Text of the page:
Question
Asked 25th Jul, 2015

Do cataracts develop after lasik?

Do colleagues note the development or accelerated progression of cataracts after lasik?

Most recent answer

17th Sep, 2015
Peter Gray
University of Cambridge
Dear Colleagues
Thankyou for your responses - obviously there is the need for a long-term prospective study which will answer the question which I posed

All Answers (21)

26th Jul, 2015
Marianne Levon Shahsuvaryan
Eye care project
To my knowledge I have not read or heard about catractogenetic impact of LASIK
27th Jul, 2015
Jiucheng He
Louisiana State University Health Sciences Center New Orleans
Lasik surgery itself may not induce cataract, but its complication that destroys the intraocular homeostasis can.
27th Jul, 2015
Constantinos H Karabatsas
University of West Attica
I have certainly come across several cases with cataracts after Lasik, but none of these could be directly attributed to the excimer laser. Most of these cases were patients that had laser refractive surgery many years ago and are now within the age group that a cataract can develop anyway. A couple of young patients I have treated that also had developed cataracts after LRS, were taking postoperative topical steroids for a relative long period, so steroids could be blaimed as well. I am not aware of any clinical studies confirming direct correlation of Lasik or PRK  with cataract formation. 
27th Jul, 2015
Ricardo Jaramillo Diaz
Escuela Colombiana de Carreras Industriales
this case may happen by chemical process from the body different of lasik procedures depending on subsequents bacterials grown but this is not cause directly for the corneal operation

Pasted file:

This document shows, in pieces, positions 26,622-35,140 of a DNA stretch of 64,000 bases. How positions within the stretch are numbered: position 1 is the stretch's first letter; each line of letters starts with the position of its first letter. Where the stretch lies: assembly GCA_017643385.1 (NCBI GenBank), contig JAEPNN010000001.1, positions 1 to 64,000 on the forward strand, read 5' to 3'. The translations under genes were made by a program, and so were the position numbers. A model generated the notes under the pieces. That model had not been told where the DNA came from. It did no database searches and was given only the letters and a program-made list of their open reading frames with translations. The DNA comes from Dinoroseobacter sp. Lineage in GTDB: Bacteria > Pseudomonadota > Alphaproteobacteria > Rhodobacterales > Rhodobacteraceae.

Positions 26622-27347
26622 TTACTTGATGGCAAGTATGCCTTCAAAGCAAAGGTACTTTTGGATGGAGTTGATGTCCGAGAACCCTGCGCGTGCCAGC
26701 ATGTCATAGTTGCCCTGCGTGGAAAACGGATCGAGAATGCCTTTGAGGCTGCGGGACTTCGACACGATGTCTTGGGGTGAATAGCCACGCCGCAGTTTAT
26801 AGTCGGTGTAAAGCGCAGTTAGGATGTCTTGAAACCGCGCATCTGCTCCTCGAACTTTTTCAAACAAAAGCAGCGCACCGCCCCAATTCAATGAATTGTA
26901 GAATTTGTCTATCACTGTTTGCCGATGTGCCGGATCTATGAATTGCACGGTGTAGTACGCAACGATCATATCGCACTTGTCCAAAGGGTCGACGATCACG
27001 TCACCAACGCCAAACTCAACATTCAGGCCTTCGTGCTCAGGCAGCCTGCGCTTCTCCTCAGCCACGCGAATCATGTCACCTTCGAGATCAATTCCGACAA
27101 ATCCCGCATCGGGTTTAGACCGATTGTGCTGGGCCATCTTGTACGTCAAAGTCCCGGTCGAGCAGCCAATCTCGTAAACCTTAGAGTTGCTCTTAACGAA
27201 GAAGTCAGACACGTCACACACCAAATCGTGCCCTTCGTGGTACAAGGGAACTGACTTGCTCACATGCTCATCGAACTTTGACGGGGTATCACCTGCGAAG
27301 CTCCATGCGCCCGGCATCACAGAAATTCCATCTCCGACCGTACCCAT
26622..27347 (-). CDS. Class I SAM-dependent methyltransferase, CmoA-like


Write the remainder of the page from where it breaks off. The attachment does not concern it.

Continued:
28th Jul, 2015
Mark E Wilkinson
University of Iowa
I have never heard of LASIK causing cataracts.
30th Jul, 2015
David Austin
PPD
Very unlikely as the exposure during the LASIK procedure is extremely minimal when compared to accumulative exposure to say solar radiation.
30th Jul, 2015
Luis Emilio Abad
Ballsbridge University
LASIK not cause cataract, because the surgical exposure is minimal. Exposure to radiation, can lead cataract formation.
30th Jul, 2015
Jagat Ram
Postgraduate Institute of Medical Education and Research
In my experience, Uneventful LASIK does not produce cataract.
30th Jul, 2015
John Konkal
University of British Columbia - Vancouver
Think cataracts occur at the same rate as they would without the LASIX as the population gets older.
31st Jul, 2015
Robert Epstein
Centegra Health System
Uncomplicated LASIK does not promote cataracts.  I have a series of people 48 to 68 years old avg 53.3 years old, who had presbyopia correcting LASIK as long as 12 ago, They do not get cataracts at a higher rate than the norm.   Now PRK is a different story since these people get topical steroids.
3rd Aug, 2015
Gaurav Prakash
University of Pittsburgh
The incidence of cataract may be more in high myopes as such. Therefore, there may be a false bias towards LASIK causing cataract.  The modern lasik procedure has a very short course of post operative steroids  which should not cause cataract.  These patients may tend to get earlier cataract because of  the myopia related ocular anatomy rather than lasik itself.
3 Recommendations